|One of the frequently asked questions posed by visitors to this website is how to find a print of The Crystal Ball with its skull intact. Most reproductions of this painting do not include the skull which appears in front of the curtain. The reason for this omission is that the photograph still used by the majority of printers comes from one taken by Christie's before their Victorian art expert noticed a discrepancy. An article in The Times explains:
"Art detective work has uncovered the hidden secret of a £350,000 painting after it was "doctored" in the early 1950s. "The Crystal Ball" by John William Waterhouse RA (1849-1917) shows a young model in a red dress gazing into the ball, apparently weaving a spell with the aid of a book and a skull (John Shaw writes).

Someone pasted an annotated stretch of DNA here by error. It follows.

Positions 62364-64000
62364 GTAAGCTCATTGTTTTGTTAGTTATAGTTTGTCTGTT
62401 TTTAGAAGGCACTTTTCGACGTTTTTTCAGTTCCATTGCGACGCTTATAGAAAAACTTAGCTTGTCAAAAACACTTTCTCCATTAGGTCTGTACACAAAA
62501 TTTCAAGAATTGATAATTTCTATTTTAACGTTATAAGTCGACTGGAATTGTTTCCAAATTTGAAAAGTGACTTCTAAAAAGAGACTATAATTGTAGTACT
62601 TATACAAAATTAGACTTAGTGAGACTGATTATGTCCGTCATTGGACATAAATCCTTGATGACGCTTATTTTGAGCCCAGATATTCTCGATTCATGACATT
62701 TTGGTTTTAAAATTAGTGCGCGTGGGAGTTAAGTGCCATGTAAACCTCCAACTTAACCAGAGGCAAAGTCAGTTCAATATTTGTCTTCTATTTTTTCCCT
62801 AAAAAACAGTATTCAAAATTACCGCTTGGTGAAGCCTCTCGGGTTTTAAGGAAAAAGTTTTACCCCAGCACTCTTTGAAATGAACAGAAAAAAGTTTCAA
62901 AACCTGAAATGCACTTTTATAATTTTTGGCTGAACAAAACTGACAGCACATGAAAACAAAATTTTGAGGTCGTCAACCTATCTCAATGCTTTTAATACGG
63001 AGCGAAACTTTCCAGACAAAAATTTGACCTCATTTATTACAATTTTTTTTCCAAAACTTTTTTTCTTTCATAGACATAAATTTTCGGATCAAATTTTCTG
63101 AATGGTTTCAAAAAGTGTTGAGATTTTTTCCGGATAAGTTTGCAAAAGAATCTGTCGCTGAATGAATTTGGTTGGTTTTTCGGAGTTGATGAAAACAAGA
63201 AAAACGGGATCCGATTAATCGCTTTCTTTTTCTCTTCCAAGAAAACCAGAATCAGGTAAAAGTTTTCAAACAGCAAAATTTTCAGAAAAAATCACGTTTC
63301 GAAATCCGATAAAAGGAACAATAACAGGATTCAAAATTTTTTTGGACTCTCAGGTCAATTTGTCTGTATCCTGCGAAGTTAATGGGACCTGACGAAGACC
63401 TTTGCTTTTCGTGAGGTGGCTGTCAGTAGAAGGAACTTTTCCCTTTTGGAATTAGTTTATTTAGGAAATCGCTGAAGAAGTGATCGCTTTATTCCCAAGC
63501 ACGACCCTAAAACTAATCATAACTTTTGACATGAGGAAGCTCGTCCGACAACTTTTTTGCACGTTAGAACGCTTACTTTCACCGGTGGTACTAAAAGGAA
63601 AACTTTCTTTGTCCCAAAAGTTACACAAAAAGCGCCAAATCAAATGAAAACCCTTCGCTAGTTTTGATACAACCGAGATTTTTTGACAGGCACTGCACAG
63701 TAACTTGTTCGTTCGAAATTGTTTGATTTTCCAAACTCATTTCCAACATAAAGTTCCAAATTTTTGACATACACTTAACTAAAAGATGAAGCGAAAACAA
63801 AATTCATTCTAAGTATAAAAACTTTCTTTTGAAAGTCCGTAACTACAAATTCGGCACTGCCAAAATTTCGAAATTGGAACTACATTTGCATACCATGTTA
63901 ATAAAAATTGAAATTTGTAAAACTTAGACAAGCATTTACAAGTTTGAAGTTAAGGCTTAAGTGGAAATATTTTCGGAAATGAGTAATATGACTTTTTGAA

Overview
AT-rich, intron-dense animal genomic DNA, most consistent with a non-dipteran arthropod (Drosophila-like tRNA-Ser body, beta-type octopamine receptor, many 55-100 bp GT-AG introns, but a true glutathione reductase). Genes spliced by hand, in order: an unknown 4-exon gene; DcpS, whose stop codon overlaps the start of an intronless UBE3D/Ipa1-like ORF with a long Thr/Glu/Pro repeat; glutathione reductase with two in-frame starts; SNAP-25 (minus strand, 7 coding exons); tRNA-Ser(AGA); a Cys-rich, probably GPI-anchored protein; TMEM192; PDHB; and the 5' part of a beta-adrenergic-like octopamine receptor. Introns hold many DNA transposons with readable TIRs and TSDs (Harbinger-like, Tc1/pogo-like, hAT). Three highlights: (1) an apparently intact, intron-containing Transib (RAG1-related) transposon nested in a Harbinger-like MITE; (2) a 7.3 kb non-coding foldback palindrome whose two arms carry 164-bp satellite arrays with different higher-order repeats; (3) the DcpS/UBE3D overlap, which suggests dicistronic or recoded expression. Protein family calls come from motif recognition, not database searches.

It was shown alongside a more spiritual picture by the artist at the Royal Academy in 1902. The study later entered the Pyman collection and eventually hung in the dining room at Glenborrodale Castle, Highland.
The painting was sold with the castle when the property changed hands in 1952-3. But the new owner did not like the skull and had it covered by curtains. The picture was later sold and it will be auctioned again at Christie's, London, on Friday. It came into the auction room in its amended state.
But when Martin Beisly, head of the Victorian picture department, and his team began to research its background they came across a photograph of the original version in The Art Journal, 1909. An X-ray of the picture showed the skull still there.
A pigment analysis demonstrated that the original surface was still protected with a layer of varnish which meant the addition could be removed safely. The picture would clean up "quite beautifully", Mr Beisly said."
'The Crystal Ball' by John William Waterhouse
Skull emerges from behind the curtains